Immortalized: The attempt to assassinate Hitler was brought to life in the Tome Cruise movie 'Valkyrie'
Never forget: A commemorative plaque in German and Polish reads ' In memory of the resistance against National Socialism'
Reuters photographer Ina Fassbender recently traveled with a group to a former East German bunker near the city of Ilmenau. Built in the 1970s as an emergency shelter for the district's command unit, the bunker has now been transformed into a museum. For 109 euros ($150 USD), visitors can participate in a "reality experience" in which they wear National People's Army (NVA) uniforms and are treated as East German soldiers for a night.
Thomas Krueger, dressed as an East German National People's Army (Nationale Volksarmee, or NVA) major waits outside the "Bunker-Museum" in Rennsteighoehe, near the eastern city of Ilmenau, on October 12, 2013. The museum is a former East German bunker, built in the 1970s to shelter the district's command unit in an emergency. The 3,600-square-meter bunker now offers visitors the chance to stay there overnight as part of a historical "reality experience". (Reuters/Ina Fassbender)
The former NVA identity card of Hans-Georg Tiede, shown before the reality event overnight stay at the "Bunker-Museum" in Rennsteighoehe, Germany, on October 12, 2013. (Reuters/Ina Fassbender) #
Guests dressed as NVA soldiers arrive for their overnight event at the Bunker-Museum near the eastern city of Ilmenau, on October 12, 2013. (Reuters/Ina Fassbender) #
A sign on the bunker entrance reads "Entry only NVA", photographed on October 12, 2013. (Reuters/Ina Fassbender) #
Ingolf Bracher, dressed in an NVA soldier's uniform, poses during a reality event in the Bunker-Museum in Rennsteighoehe, on October 12, 2013. (Reuters/Ina Fassbender) #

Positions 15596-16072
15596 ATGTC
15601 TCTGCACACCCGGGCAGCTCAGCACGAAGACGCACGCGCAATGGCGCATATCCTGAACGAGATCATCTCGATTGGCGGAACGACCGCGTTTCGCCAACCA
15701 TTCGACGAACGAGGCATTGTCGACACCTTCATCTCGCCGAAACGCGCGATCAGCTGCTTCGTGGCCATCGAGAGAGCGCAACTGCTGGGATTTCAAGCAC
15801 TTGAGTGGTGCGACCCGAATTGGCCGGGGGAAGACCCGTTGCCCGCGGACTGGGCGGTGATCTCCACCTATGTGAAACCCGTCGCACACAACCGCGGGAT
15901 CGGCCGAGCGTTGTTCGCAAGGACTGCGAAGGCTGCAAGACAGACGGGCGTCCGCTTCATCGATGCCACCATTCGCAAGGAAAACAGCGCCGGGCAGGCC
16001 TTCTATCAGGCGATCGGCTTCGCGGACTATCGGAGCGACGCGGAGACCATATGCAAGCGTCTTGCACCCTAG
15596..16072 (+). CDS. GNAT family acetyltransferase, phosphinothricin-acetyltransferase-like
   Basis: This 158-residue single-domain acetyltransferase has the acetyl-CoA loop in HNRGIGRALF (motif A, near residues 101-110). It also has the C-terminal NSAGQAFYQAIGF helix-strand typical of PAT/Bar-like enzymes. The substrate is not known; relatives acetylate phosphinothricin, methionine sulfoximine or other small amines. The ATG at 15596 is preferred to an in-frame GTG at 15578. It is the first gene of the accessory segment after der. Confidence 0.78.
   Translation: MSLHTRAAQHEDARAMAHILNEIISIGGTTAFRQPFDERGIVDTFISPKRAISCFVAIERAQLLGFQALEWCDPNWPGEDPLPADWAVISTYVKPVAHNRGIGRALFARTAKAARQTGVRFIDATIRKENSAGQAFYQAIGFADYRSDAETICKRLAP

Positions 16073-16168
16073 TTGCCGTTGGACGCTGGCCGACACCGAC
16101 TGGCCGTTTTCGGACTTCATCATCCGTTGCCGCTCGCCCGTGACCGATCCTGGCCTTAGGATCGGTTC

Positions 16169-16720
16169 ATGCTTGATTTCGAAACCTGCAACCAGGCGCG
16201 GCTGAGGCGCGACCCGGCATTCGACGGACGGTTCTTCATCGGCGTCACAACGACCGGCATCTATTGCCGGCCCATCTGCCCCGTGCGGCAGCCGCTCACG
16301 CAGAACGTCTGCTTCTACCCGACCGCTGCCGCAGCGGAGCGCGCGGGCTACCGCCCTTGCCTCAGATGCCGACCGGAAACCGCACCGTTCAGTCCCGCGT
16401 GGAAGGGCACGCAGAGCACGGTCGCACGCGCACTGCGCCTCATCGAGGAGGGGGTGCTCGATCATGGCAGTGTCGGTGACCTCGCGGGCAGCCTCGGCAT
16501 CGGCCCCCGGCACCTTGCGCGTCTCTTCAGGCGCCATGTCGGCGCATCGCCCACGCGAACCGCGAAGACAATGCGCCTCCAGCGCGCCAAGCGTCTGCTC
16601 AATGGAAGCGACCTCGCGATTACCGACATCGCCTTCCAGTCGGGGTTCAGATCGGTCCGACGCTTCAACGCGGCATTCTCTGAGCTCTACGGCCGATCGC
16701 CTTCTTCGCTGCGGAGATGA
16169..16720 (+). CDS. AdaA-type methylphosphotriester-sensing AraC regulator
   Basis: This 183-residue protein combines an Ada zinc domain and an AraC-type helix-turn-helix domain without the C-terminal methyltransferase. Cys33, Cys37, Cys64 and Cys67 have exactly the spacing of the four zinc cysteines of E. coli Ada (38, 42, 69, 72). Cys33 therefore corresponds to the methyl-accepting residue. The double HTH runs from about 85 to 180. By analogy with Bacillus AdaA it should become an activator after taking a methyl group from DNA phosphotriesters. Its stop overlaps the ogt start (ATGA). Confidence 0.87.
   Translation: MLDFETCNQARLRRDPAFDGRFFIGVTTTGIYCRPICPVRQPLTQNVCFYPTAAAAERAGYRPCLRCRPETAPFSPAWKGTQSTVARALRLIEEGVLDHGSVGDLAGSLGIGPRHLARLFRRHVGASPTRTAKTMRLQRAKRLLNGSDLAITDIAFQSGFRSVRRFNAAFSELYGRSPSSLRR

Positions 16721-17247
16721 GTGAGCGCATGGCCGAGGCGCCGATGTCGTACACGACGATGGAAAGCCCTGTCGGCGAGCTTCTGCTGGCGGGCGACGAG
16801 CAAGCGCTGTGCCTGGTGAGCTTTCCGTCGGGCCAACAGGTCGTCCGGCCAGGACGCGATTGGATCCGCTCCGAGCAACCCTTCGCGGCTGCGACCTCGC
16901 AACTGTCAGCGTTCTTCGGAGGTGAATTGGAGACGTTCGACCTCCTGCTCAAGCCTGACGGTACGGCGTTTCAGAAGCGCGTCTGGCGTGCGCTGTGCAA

Marco, dressed as an NVA officer, opens the door to the Bunker-Museum, on October 12, 2013. (Reuters/Ina Fassbender) #
Protective gear designed to protect the wearer from chemical weapons, inside the Bunker-Museum, on October 12, 2013.(Reuters/Ina Fassbender) #
Participants dressed as NVA soldiers look at weapons displayed inside the Bunker-Museum, on October 12, 2013.(Reuters/Ina Fassbender) #
Glass tubes to control contamination by the chemical poison Sarin, inside the Bunker-Museum, on October 12, 2013.(Reuters/Ina Fassbender) #
The Bunker-Museum's telephone exchange room. (Reuters/Ina Fassbender) #
A can with tomato sauce for a school kitchen, displayed in the Bunker-Museum in Rennsteighoehe, on October 12, 2013.(Reuters/Ina Fassbender) #
A paper in an old typewriter, with text typed on it that reads "Dear friends of the bunker. We are happy that you are here tonight", during the reality event overnight at the Bunker-Museum, on October 12, 2013. (Reuters/Ina Fassbender) #
37 year-old Andrea Friebe, who works as fitness coach, dressed in an NVA soldier's uniform, poses in the Bunker-Museum.(Reuters/Ina Fassbender) #
A sign of the former Republic DDR, displayed inside the Bunker-Museum, on October 12, 2013. (Reuters/Ina Fassbender) #
Thomas Krueger, dressed as an NVA major, waits outside the Bunker-Museum, on October 12, 2013. (Reuters/Ina Fassbender) #
The Hoppmann family poses in the sleeping room of the Bunker-Museum, on October 12, 2013. (Reuters/Ina Fassbender) #
The Hoppmann family tries on gas masks during their reality event in the Bunker-Museum, on October 12, 2013.(Reuters/Ina Fassbender) #
65 year-old Hans-Georg Tiede wears a gas mask in the Bunker-Museum. (Reuters/Ina Fassbender) #
A man dressed as an NVA officer watches over people during their reality event near the eastern city of Ilmenau, Germany, on October 12, 2013. (Reuters/Ina Fassbender) #
A man dressed as an NVA major speaks to the participants of the reality event at the Bunker-Museum, on October 12, 2013.(Reuters/Ina Fassbender) #
A man dressed as an NVA soldier stands guard outside the Bunker-Museum, on October 12, 2013. (Reuters/Ina Fassbender) #
Thomas Krueger speaks to his guests at the Bunker-Museum in Rennsteighoehe, on October 12, 2013.(Reuters/Ina Fassbender) #
Participants dressed as NVA soldiers prepare dinner during the overnight event at the Bunker-Museum, on October 12, 2013.(Reuters/Ina Fassbender) #
Marco, dressed as a NVA officerr, reads a roster during the overnight event in the Bunker-Museum, on October 12, 2013.(Reuters/Ina Fassbender) #